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Rethinking the Roles of Commercial Brands for Public Health

Whose job is it to tackle the health issues and behavioral habits that lie at the heart of prevention? Everyone’s. While such issues have long been viewed as the responsibility of governments, the tide is shifting as a new wave of everyday change-makers rise up and innovations are making a global impact. And amongst these change makers are every-day brands with meaningful marketing budgets that are making headway in promoting key behaviors that have long-lasting impact.

Imagine a world where, from sunrise to sunset, the brands you love and use every day positively impacted every member of your family—and that these brands made it a priority and a responsibility to make impact matter. That world will only happen if we are able to foster stronger, trusting, evidence-based relationships between the private and public sector. This is the future we should all strive for, where brands can actively integrate key public health actions into their marketing strategies that are in sync with societal needs—and thus contribute ongoing resources to strategically promote development rather than making occasional, haphazard CSR donations, making a positive difference with each product sold and with each campaign delivered.
My vision is a world where every brand is contributing to a pressing health need, where companies shelter the growth of these brands, and where government facilitates an environment for such brands to operate.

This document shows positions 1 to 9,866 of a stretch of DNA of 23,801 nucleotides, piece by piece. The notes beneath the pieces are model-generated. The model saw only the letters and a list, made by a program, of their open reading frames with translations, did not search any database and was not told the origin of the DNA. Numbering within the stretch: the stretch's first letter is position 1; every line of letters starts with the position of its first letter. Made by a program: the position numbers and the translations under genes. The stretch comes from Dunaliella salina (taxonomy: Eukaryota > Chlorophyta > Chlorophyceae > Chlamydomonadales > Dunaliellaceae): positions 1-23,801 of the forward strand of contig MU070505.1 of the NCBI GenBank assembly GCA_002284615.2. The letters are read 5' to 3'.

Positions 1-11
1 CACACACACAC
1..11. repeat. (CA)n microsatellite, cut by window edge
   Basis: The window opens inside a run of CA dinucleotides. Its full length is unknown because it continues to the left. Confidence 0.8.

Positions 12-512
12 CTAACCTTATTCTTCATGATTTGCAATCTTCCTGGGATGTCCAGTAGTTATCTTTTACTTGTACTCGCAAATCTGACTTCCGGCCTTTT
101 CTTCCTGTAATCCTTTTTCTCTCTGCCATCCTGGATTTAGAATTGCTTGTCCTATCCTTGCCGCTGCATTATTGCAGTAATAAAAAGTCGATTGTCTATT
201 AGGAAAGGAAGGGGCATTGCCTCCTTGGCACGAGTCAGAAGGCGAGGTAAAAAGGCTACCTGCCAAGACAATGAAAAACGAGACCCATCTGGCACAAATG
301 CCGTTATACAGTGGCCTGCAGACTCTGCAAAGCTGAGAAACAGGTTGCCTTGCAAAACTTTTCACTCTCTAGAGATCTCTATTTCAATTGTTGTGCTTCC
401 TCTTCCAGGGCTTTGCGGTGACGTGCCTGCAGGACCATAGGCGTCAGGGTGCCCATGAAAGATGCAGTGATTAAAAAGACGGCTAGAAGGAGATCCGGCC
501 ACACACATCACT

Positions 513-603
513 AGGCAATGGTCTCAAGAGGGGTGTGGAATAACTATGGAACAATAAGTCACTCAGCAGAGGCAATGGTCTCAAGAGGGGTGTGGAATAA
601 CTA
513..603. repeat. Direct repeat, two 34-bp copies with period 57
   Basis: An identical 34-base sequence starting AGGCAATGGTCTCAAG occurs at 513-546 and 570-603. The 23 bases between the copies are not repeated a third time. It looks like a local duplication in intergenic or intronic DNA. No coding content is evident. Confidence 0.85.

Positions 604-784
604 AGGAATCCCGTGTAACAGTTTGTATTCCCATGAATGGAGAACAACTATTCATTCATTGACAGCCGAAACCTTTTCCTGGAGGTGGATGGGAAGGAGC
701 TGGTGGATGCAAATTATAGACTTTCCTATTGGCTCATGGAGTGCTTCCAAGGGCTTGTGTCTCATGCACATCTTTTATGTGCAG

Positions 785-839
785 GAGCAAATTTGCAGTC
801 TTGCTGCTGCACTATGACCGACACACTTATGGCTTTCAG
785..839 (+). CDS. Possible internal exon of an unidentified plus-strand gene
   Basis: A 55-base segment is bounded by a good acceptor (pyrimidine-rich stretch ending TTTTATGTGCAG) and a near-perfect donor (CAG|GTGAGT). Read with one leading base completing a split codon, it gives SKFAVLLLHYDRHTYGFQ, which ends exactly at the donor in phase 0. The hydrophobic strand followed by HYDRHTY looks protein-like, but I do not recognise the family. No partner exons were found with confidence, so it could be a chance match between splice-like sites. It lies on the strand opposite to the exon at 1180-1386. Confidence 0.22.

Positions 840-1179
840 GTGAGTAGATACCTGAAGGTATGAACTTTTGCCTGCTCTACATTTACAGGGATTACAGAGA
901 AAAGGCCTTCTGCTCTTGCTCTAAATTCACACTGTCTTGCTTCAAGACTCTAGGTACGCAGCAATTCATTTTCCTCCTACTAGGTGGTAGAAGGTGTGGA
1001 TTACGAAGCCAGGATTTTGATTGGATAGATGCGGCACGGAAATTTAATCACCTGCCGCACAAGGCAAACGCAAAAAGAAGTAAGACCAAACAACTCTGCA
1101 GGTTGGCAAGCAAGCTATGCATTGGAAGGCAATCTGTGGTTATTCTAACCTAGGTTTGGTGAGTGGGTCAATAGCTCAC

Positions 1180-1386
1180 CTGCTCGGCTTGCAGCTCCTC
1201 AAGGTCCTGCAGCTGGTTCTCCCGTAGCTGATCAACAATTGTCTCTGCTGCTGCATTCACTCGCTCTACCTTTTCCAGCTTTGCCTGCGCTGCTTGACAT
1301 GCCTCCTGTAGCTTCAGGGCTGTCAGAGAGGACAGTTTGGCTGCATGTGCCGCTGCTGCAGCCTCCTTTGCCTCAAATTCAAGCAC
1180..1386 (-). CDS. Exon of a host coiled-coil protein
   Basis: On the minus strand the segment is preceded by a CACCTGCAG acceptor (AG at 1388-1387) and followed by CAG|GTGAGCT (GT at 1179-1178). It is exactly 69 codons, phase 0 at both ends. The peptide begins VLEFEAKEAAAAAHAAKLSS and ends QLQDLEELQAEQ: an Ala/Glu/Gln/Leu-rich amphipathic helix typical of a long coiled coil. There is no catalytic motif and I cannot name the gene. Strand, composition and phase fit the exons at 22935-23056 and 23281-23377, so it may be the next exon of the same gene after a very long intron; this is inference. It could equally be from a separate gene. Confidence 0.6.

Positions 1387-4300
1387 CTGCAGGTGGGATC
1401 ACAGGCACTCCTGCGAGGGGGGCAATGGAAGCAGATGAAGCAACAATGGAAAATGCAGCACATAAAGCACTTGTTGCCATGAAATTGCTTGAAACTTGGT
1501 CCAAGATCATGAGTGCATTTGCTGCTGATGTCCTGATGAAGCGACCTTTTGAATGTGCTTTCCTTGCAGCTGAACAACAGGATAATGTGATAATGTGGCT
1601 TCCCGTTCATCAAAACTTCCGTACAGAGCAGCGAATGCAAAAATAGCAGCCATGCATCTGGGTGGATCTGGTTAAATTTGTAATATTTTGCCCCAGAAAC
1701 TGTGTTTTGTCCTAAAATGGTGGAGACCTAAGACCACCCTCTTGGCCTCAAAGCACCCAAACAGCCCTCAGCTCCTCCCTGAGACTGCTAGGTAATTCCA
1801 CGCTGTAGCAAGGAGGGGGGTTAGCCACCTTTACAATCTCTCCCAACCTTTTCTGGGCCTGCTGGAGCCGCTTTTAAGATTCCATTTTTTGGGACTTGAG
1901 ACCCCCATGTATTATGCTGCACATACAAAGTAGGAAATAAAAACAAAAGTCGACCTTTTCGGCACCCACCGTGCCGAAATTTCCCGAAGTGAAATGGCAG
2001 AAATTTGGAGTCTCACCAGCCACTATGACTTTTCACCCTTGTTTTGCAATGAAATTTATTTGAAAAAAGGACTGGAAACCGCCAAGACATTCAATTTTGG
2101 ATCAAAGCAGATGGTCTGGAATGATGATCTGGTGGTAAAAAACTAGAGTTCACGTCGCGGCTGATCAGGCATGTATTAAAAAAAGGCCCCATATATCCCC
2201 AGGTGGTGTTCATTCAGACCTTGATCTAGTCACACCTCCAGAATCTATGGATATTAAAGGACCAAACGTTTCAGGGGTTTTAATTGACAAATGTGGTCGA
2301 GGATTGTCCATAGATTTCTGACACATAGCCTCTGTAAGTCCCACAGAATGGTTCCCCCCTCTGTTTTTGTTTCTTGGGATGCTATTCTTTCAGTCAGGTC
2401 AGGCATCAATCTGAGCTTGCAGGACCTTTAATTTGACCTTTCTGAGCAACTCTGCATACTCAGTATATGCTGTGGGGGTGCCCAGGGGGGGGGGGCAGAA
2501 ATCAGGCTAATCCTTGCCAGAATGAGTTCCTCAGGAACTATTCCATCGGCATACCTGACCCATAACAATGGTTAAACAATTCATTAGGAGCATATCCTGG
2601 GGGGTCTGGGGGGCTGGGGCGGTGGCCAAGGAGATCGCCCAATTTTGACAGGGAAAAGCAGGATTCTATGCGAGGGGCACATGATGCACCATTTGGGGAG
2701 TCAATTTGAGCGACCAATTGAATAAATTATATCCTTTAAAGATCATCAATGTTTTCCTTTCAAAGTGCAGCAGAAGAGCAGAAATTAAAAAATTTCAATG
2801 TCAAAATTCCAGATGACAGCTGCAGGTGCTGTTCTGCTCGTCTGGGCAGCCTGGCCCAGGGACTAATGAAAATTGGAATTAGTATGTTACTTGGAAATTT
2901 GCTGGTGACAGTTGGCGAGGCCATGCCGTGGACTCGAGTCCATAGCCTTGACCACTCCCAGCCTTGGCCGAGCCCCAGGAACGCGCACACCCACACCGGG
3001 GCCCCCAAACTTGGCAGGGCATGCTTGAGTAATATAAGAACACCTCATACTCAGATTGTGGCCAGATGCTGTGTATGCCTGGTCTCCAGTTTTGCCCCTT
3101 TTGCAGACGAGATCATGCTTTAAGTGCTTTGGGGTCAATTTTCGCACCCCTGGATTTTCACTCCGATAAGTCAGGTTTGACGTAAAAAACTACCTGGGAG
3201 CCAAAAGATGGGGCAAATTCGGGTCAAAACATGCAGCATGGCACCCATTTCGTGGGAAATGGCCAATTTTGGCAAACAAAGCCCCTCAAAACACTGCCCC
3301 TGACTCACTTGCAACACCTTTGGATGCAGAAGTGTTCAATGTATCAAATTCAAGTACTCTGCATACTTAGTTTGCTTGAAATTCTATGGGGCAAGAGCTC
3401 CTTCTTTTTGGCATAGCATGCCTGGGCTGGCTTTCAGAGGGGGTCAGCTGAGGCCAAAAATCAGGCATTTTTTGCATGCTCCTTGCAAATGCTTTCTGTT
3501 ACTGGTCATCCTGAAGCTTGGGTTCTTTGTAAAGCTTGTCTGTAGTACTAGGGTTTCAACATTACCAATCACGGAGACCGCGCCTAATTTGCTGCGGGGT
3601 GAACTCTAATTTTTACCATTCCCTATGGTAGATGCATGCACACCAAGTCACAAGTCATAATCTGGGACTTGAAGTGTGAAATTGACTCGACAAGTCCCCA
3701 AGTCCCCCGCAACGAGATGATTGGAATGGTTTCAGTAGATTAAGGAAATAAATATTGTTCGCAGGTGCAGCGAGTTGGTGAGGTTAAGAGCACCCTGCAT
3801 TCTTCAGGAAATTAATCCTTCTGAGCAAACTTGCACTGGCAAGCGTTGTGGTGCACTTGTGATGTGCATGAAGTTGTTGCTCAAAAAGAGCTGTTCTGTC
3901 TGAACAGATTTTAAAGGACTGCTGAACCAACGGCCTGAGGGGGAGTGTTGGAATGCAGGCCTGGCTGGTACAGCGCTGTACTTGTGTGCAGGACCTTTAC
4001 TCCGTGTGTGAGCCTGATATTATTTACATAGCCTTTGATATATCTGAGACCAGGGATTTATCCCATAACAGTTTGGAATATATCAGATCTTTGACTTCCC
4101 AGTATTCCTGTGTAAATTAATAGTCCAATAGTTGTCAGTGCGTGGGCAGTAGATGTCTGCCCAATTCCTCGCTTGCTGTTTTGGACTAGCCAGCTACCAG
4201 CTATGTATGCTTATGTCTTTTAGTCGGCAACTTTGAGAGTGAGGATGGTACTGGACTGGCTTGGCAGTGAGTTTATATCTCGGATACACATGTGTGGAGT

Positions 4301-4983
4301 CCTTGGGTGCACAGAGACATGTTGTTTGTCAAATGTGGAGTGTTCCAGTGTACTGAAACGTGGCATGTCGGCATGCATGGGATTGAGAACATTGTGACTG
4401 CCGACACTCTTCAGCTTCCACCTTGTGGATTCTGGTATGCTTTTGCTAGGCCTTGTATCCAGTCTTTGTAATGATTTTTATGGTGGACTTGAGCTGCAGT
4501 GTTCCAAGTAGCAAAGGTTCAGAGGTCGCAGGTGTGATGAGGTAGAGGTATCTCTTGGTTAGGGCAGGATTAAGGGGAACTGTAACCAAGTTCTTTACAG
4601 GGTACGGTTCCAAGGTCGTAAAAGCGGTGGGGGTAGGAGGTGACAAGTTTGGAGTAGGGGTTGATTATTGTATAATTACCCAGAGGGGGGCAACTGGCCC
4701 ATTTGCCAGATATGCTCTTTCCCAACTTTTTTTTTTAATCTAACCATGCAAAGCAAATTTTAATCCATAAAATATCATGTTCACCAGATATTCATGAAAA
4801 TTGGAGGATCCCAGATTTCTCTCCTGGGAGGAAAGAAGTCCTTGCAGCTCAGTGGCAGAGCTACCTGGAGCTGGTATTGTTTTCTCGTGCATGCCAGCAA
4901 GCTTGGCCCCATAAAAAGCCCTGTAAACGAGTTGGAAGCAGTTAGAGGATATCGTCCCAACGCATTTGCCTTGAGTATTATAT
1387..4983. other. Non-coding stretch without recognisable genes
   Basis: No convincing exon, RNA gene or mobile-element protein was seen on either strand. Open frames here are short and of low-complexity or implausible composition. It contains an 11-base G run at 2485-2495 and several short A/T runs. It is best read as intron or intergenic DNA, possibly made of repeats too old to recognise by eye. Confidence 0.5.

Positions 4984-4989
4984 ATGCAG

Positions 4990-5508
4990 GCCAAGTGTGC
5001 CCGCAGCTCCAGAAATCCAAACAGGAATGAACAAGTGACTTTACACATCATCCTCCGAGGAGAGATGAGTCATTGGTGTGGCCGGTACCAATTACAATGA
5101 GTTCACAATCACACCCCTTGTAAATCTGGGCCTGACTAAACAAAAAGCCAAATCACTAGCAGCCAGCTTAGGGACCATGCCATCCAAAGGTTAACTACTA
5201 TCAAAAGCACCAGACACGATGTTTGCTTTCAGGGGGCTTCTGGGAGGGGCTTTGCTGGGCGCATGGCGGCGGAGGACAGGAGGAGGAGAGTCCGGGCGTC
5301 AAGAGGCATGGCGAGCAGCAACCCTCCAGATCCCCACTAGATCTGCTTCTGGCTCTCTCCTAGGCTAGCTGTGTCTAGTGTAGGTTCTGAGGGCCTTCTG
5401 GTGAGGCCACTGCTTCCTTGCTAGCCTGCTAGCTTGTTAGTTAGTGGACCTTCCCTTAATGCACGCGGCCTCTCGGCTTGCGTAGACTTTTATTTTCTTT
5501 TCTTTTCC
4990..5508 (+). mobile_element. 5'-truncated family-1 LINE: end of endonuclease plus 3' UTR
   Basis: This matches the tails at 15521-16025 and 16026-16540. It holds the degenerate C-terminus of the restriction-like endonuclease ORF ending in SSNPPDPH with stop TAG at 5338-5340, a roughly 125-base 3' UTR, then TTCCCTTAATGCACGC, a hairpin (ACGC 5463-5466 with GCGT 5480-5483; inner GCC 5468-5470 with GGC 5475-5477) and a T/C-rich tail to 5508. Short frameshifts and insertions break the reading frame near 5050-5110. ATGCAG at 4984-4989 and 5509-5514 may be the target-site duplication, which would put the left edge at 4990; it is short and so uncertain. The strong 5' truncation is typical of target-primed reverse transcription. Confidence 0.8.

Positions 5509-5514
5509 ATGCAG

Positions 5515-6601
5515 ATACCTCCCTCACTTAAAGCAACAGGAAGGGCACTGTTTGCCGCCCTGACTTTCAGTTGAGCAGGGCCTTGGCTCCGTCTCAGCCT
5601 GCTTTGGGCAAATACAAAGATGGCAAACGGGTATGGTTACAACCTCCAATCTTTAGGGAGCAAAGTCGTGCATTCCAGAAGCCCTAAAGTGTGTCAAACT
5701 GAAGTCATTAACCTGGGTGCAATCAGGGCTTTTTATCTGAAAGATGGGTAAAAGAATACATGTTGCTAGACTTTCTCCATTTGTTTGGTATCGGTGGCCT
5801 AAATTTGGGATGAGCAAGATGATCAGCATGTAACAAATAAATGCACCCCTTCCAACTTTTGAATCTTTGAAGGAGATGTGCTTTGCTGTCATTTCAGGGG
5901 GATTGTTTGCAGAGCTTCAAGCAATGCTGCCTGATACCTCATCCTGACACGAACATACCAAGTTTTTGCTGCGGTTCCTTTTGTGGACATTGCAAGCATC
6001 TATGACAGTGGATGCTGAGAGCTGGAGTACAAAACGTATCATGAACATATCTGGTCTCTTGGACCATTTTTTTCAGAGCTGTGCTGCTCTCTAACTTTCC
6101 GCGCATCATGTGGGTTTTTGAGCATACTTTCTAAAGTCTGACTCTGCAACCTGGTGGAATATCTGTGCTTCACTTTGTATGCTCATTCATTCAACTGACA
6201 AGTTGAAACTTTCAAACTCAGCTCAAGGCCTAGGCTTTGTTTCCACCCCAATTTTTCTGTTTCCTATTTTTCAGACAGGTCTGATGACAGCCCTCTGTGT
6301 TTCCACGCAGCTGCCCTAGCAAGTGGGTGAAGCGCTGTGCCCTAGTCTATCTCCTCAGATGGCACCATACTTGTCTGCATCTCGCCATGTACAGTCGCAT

The talk will explore how we can define a new discipline - Marketing for Public Health -- unpacking the connections between brand marketing and public health further with carefully selected brands that have had a significant impact on public health, with a specific focus on hygiene, nutrition and Well-being.

Dr. Myriam Assa Sidibe is one of the world’s leading experts of brands that drive health outcomes through mass behavioural change. From within Unilever, she has created a movement to change the handwashing behaviours of one billion people, the single biggest hygiene behavior change programme in the world, and conceived and established the multi awards winner UN recognized Global Handwashing Day – now celebrated in over 100 countries.

Myriam’s approach to pushing boundaries and challenging the status quo has been pivotal to leading a paradigm shift in the way public private partnerships for health/well-being are managed and funded, leading her to be recognized as one of the top 10 Intrapreneurs in the world. Her foresight in establishing Lifebuoy’s social mission has resulted in being replicated across Unilever as best practice examples for brands looking to positively impact the world whilst driving market share.

Over the past 20 years, she has worked in over 20 countries in Asia and Africa for the public sector and the private sector, arguing for a more transparent relationship between the for-profit and not-for-profit sectors, advocating the need for businesses to gain growth and profits from engagement in social and health issues in order to build more sustainable, effective interventions, and is a regular commentator in the media on this. Myriam regularly presents her work on WASH and Nutrition at key public health events (Scaling-Up Nutrition Global network, Women Leaders in Global Health). She is equally recognized in the creative world (speaker at Health Lions in Cannes) and is a Ted speaker The simple Power of Handwashing - Ted Talk. Myriam is a trustee of WaterAid, the world’s largest civil society organization on Water and Sanitation and a commissioner for the Lancet on the future of health in Africa. Myriam is from Mali and holds a doctorate in Public Health from London School of Hygiene and Tropical Medicine and a Masters in Water and Waste Engineering from Loughborough University, UK. She was trained as an Agricultural and Environmental Engineer from McGill University, Canada.

Myriam is currently on sabbatical from Unilever to Harvard where she is a senior fellow at the Mossavar-Rahmani Center for Business and Government at Harvard Kennedy School.